An announcement of the revival of linux-tiny, a set of patches aimed at reducing the footprint of the kernel, mainly for the embedded world, has led to a number of linux-kernel threads. The conversations range from the proper place for linux-tiny to reside to the removal of the enormous number of printk() strings in the kernel. They provide an interesting glimpse into the kernel development process.
The linux-tiny project was started by Matt Mackall in December 2003 with the aim to "collect patches that reduce kernel disk and memory footprint as well as tools for working on small systems." LWN covered the announcement at the time and tried out the patches more than a year ago. Many of the linux-tiny features have found their way into the mainline, but quite a few still remain outside.
The Consumer Electronics Linux Forum (CELF) is behind the effort to revive the project, with Tim Bird, architecture group chair, announcing the plan, including a new maintainer, Michael Opdenacker. The first step has been mostly completed, bringing the patches forward from the 2.6.14 kernel to 2.6.22. A status page has been established to track the progress of updating the patches, but it is clear that moving them into the mainline, rather than maintaining them as patches, is a big motivation behind the revival.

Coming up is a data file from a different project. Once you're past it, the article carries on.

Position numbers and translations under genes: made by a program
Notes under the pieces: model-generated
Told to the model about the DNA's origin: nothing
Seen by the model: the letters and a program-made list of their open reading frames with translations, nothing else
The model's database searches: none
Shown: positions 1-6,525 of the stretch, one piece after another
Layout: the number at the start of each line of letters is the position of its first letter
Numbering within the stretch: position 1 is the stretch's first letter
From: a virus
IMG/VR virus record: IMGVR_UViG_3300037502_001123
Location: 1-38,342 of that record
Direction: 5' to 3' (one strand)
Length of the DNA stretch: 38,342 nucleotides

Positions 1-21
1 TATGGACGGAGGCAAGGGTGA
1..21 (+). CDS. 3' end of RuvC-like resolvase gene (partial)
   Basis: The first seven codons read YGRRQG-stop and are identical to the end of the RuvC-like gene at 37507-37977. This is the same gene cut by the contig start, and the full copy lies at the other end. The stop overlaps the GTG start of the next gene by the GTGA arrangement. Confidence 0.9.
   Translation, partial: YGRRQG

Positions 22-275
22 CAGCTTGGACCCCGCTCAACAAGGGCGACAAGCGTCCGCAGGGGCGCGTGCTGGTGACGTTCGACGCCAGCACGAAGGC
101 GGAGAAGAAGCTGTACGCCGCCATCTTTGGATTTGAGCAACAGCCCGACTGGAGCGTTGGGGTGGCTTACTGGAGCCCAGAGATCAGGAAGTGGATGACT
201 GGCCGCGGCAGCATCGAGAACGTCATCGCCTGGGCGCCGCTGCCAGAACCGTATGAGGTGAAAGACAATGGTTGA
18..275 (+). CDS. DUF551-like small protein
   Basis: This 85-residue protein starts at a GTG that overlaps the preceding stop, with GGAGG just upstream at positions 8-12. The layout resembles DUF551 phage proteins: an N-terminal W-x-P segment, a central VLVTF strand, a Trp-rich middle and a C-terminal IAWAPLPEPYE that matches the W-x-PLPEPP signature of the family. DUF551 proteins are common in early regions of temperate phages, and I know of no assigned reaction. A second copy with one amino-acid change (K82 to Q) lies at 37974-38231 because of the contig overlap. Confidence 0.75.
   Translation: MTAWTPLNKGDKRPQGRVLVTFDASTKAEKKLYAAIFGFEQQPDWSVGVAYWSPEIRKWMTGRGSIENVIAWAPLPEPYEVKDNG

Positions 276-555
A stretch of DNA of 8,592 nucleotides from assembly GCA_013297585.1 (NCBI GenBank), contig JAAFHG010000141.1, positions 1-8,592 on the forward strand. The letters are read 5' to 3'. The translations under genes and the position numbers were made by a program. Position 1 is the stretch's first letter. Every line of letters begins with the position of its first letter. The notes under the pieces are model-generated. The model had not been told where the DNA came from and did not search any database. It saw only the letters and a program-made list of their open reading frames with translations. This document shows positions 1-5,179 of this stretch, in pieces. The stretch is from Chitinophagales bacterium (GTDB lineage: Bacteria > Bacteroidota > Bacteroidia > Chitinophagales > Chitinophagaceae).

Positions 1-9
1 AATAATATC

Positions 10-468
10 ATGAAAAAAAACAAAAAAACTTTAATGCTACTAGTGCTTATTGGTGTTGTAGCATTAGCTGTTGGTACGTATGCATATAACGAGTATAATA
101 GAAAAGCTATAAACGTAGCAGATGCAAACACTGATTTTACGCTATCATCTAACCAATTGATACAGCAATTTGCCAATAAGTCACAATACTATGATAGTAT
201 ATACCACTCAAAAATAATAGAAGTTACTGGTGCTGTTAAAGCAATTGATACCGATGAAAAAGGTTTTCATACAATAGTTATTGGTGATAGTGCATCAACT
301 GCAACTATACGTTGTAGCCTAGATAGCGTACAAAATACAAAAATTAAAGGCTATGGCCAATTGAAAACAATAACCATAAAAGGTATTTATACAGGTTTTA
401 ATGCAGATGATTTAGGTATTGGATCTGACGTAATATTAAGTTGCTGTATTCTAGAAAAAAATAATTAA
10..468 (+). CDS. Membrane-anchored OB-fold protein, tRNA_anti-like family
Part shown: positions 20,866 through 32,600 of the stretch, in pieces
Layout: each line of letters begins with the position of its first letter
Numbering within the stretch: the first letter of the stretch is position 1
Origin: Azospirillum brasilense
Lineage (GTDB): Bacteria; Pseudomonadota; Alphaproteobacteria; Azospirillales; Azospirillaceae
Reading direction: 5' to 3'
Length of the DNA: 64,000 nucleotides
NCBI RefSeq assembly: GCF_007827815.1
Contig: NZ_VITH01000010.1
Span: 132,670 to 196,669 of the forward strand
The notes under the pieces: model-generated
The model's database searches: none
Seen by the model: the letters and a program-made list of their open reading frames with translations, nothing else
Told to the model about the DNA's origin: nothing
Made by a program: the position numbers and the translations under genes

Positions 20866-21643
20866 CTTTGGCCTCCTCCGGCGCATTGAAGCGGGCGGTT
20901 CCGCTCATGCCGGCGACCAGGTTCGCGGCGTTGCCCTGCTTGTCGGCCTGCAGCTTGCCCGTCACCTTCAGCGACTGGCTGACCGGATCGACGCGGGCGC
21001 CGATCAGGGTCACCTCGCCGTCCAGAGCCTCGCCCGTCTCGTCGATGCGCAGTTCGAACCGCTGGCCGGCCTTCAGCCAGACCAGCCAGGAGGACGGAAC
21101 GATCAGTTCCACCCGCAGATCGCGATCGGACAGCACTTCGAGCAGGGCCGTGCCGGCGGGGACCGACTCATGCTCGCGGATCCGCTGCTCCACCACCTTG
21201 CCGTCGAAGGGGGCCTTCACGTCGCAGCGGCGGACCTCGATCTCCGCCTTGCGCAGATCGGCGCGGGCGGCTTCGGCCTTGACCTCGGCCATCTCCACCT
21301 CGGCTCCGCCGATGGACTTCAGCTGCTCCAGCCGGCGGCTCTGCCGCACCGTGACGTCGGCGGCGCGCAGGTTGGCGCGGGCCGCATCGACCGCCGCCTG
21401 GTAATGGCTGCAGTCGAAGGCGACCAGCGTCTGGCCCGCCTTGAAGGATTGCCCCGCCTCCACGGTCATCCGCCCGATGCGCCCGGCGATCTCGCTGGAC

Andrew Morton immediately volunteered to manage the linux-tiny patches in an answer to the revival message:
Seriously, putting this stuff into some private patch collection should be a complete last resort - you should only do this with patches which you (and the rest of us) agree have no hope of ever getting into mainline.
Reactions were quite favorable, with the maintainer, Opdenacker responding:
Andrew, you're completely right... The patches should all aim at being included into mainline or die. I'm finishing a sequence of crazy weeks and I will have time to send you patches one by one next week, starting with the easiest ones.
The full patchset will live in a separate repository as the individual patches are being worked on for inclusion, but it is clear that no one wants to continuously maintain and out-of-tree patchset for a long time. The cost of ensuring that the patches do not bitrot is large and their inclusion in the mainline will get them in the hands of more developers.
From there, more detailed discussion of how to structure the patches - and tiny features in general - ensued. A separate discussion also came about regarding printk() and the large amounts of memory it consumes with all of its static strings. printk() has long been seen as an area that could be improved to reduce the memory footprint of the kernel.